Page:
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Old 01-19-2010, 04:54 PM   #27
Erick Mead
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Dojo: Big Green Drum (W. Florida Aikikai)
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Re: Hormonal & Psychological Responses to Combat

William Hazen wrote: View Post
there is not simple statistical case to be made on this issue -- which was my only point.
Actually there is and with all due respect a couple of folks have made it...
No and with equal respect -- you have not -- and could not. I measure men as amenable to the idea of killing by the history of training them for it in WWII. They were (with only ~ 1 in 200 defaulters) readily trainable to killing -- 12 weeks of basic and then some months of advanced. The infamous "90-day wonders" for OCS. Ten million of them. I suspect that the contemporary bias of assumption to the contrary (a basis for statistical error) betrays a particular moment in history -- not an enduring change in human nature. People report what they think other people want to hear -- because self-reporting of violent tendencies is prejudged, and widely held to be aberrant now (both the self-reporting and the tendencies). It was not always so, and therefore the confirmation bias in the sampling is in play as a an indeterminate error bar (but presumptively large, because it is systemic).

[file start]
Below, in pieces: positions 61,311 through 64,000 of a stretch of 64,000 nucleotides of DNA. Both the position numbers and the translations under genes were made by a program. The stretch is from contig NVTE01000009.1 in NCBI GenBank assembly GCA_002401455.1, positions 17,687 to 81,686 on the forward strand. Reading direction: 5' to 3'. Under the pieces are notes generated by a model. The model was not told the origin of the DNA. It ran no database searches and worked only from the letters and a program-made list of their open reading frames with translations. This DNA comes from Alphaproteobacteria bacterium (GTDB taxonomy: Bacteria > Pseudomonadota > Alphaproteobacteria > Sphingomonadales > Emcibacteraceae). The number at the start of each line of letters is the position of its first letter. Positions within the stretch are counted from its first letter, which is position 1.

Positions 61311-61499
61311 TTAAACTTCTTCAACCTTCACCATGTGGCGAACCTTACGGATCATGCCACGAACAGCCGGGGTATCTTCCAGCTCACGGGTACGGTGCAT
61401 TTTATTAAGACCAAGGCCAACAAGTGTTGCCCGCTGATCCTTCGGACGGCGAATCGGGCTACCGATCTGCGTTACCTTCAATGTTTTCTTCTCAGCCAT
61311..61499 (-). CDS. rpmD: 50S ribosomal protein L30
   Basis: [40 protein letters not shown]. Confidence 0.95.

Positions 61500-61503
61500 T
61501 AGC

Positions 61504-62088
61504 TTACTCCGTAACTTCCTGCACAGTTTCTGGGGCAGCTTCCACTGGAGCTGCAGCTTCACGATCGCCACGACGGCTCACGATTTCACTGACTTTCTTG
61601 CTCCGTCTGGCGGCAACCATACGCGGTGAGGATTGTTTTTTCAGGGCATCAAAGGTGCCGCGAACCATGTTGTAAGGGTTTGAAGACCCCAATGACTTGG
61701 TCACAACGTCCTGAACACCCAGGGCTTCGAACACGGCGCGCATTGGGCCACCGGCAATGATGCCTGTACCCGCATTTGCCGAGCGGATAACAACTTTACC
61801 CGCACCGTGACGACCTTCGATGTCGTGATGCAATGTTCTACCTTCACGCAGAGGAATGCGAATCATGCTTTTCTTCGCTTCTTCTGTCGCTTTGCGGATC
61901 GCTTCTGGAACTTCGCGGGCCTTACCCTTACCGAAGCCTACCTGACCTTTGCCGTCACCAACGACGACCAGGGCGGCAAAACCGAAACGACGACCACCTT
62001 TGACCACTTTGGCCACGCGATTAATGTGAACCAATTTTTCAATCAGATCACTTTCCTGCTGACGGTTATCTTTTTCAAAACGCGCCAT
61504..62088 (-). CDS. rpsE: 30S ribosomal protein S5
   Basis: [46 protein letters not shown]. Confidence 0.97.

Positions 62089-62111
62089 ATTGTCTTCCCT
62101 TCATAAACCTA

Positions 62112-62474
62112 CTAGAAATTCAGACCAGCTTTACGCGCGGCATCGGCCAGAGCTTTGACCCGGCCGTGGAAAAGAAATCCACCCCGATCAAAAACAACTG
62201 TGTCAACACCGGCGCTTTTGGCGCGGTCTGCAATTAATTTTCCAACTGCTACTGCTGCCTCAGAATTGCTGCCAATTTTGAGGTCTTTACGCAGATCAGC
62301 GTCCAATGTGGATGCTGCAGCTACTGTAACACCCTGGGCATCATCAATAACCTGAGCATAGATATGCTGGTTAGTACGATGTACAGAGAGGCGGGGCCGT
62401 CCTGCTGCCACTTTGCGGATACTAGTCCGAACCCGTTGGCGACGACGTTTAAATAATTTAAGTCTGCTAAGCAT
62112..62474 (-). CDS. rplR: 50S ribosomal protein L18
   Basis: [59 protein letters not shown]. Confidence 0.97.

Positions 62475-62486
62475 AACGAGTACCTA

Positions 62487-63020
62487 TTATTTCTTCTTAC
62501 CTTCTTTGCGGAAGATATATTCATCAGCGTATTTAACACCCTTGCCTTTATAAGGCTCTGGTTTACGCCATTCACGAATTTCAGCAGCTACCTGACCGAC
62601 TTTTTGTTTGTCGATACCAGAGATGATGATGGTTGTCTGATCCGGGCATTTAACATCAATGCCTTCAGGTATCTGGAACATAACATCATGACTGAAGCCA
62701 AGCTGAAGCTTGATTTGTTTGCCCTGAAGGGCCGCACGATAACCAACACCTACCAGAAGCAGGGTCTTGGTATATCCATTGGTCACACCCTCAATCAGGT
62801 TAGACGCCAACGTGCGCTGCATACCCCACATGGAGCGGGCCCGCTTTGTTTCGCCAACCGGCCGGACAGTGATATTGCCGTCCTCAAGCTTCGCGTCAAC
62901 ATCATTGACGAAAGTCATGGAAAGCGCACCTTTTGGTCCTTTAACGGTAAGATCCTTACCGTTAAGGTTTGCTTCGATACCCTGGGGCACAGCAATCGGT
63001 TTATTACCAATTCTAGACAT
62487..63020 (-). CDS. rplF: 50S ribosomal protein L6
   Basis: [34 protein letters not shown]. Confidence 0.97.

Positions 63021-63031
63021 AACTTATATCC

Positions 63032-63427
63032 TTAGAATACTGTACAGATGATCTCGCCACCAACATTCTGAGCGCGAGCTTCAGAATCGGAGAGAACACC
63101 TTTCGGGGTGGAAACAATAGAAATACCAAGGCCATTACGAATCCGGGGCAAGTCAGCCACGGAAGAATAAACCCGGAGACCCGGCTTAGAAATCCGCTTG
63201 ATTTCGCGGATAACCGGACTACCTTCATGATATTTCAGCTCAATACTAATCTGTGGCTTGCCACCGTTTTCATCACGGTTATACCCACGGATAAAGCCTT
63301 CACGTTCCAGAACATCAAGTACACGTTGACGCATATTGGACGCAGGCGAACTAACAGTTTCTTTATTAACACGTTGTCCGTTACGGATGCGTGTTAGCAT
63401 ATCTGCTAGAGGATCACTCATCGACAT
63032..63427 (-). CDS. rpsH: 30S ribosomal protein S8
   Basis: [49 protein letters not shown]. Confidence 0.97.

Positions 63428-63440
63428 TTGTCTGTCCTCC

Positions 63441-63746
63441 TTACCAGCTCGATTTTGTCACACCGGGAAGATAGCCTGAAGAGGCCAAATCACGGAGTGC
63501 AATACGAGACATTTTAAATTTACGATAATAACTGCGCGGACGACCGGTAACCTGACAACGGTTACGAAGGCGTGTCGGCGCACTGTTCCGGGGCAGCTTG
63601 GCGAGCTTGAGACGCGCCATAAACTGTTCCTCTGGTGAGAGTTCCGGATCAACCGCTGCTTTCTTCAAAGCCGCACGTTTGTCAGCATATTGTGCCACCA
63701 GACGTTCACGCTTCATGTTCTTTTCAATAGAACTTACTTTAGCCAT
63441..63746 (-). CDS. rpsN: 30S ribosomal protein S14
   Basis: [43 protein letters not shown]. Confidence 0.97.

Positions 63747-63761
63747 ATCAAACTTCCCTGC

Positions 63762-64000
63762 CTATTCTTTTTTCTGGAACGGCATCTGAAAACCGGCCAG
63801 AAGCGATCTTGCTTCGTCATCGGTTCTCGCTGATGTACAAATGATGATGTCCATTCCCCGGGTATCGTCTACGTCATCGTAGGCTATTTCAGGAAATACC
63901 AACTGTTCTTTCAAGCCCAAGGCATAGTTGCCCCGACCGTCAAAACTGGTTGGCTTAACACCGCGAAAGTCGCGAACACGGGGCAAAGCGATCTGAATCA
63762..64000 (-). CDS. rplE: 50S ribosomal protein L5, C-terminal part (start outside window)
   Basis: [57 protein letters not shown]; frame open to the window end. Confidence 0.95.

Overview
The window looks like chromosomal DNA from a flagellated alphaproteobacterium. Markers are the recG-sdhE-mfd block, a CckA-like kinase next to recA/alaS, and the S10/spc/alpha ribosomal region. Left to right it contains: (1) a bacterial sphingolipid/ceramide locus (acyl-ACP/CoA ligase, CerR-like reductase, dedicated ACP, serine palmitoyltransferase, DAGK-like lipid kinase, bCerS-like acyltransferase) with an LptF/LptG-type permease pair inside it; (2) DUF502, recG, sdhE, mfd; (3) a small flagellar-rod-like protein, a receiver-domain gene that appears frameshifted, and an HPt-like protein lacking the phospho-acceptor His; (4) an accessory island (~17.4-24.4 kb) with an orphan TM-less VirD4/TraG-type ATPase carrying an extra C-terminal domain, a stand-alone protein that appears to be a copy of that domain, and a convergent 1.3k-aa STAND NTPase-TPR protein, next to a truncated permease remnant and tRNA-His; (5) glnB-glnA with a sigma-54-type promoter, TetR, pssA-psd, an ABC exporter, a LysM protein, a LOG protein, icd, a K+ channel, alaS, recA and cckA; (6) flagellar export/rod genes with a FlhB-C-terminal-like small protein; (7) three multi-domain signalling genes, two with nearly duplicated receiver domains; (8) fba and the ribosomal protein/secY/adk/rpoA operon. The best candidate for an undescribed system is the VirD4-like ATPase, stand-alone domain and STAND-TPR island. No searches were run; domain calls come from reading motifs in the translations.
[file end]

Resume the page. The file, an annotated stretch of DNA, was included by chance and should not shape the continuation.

More critically, while statistics matter in the efficient conduct of war -- war is fundamentally neither an efficient nor a statistical enterprise. It is a contingent and messy business, and it has ever been so. "For behold I saw that the race is not to the swift, nor the battle to the strong, but time and chance happeneth to them all."

William Hazen wrote: View Post
Actually survival is a more powerful instinct than love on the battlefield, and altruism among soldiers is the realization that one has a better chance of survival with the others so they combine their efforts.
Is this a Darwinian argument or an argument of rationale choice? While optimality can be judged externally, internally it is not so clear as a rational "survival" matter -- if one takes the individual rational perspective on survival. Maximum chance requires maximum risk -- which is a paradox for the individual rational survivalist. In game theory terms, the war hero risking all for his own guys is a supercritical case of the 'prisoner's dilemma' -- the only optimal outcome involves complete mutual trust at the risk of one's own life -- and if that is not "love" -- what is ?

Not sure where you're going with this other than to point out certain Western Romantic Myths about combat?
Not all myths are Western -- or Romantic -- and some are even true..


Erick Mead
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